Masaki Taketani, an analyst who studies Asian markets for Detroit-based CSM Worldwide, said Chinese automakers aren’t expected to make a big dent in the U.S. marketplace until at least the next decade. For now, he said, China lags others in design, engineering and advanced technology.

Taketani said China likely will follow the model set by Japanese and South Korean automakers, who have slowly gained U.S. market share over the past two decades.

“They’ll increase sales little by little, but right now we’re not optimistic,” Taketani said.

Chery is pushing ahead with plans to export up to 50,000 cars this year and to begin production at factories in Iran and Malaysia with components shipped from China.

Apart from its QQ minicar, which sells for as little as $3,600, Chery also makes larger sedans like the Fengyun, Qiyun and Oriental Son, most of which retail for less than $12,000.

Geely signed an agreement in May with IGC Group of Malaysia, Southeast Asia’s biggest auto market, to export 10,000 complete cars this year and 30,000 complete knockdown kits of parts and components to be made into cars, to be assembled at a new plant there next year.

“Malaysia will be our production base for Southeast Asia,” said An. “Six or seven factories were vying to cooperate with us but we chose Malaysia.”

Those deals are just the beginning, says Yale Zhang, an auto market specialist for consulting firm CSM Asia Corp. in Shanghai.

“Will they become major exporters? It won’t happen within three to five years, but it might be on a large scale in five to 10 years’ time,” Zhang says. “The local ones are starting and the foreign (joint venture) ones will start to export when they find the quality is good enough.”

Geely’s tycoon founder Li Shufu started out making refrigerator parts, shifted to making refrigerators, then selling real estate and making motorcycles. The company, whose name means “auspicious benefit” in Chinese, began making cars in 1998.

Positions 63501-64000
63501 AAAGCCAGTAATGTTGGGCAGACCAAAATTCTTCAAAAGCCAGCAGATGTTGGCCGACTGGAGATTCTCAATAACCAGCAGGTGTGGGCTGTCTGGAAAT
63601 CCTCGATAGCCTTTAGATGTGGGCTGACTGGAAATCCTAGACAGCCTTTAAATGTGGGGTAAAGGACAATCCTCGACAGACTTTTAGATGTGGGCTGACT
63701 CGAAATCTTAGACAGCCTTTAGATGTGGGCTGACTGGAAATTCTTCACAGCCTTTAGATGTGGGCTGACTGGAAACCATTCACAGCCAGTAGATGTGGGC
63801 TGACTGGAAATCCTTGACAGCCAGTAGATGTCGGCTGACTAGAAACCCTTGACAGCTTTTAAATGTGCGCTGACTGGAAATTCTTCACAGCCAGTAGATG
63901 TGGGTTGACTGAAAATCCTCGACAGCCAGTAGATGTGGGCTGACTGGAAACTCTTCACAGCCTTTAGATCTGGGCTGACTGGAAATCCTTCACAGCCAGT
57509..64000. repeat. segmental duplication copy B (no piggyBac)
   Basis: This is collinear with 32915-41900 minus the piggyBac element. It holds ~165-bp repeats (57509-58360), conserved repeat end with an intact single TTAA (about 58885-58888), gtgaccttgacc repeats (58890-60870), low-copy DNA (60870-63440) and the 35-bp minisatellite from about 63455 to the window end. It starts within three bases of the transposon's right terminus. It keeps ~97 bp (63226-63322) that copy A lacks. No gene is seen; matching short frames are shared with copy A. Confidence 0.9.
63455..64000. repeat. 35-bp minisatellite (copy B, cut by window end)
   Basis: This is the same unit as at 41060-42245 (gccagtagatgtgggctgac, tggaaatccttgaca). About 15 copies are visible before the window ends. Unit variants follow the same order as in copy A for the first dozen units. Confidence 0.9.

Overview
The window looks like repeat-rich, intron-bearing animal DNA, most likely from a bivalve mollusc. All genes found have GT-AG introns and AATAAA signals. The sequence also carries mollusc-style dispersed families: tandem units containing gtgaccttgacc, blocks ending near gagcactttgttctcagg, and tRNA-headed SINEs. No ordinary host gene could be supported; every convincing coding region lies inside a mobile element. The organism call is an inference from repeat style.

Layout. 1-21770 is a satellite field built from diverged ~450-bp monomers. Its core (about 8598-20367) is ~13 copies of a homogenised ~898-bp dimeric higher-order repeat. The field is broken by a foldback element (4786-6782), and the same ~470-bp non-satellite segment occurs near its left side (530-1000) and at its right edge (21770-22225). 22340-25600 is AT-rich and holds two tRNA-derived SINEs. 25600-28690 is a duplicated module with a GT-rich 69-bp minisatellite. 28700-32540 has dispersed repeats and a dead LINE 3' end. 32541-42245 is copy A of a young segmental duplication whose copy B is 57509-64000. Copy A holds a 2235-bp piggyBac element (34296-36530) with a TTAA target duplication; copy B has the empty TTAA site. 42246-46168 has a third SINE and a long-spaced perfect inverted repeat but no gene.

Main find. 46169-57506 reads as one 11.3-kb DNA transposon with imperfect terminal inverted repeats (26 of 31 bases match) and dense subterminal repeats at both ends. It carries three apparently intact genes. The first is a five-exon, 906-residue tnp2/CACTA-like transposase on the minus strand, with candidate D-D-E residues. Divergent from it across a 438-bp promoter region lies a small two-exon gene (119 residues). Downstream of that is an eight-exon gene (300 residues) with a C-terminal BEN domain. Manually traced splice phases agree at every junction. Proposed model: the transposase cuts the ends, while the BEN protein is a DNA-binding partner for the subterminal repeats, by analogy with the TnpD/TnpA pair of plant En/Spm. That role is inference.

During a recent visit to Geely’s Ningbo factory workers were busily stacking up components for the CK-1, called the “Ziyoudian,” or “Freedom Cruiser” in Chinese.

Although relatively new, the company’s spacious factory appears far less modern than those of its international competitors, including General Motors Corp.’s main Shanghai plant.

Only the robot-equipped welding station was fully automated, though workers stood by to steady the auto bodies as they were plucked from the station and moved to the next stage of production. Side panels are transferred by hand from one work station to another.

Geely’s efforts to improve efficiency are spelled out on signboards scattered throughout the plant.

“Take responsibility for the brand name, leave customers satisfied forever,” says a slogan hanging over the main avenue through the plant.

Geely’s top priority for now, An says, is to upgrade technology and build a brand name.

“The Chinese market is very good now. The market for our cars is very good,” An said. “But our goal is to sell to the whole world.”

© 2013 The Associated Press. All rights reserved. This material may not be published, broadcast, rewritten or redistributed.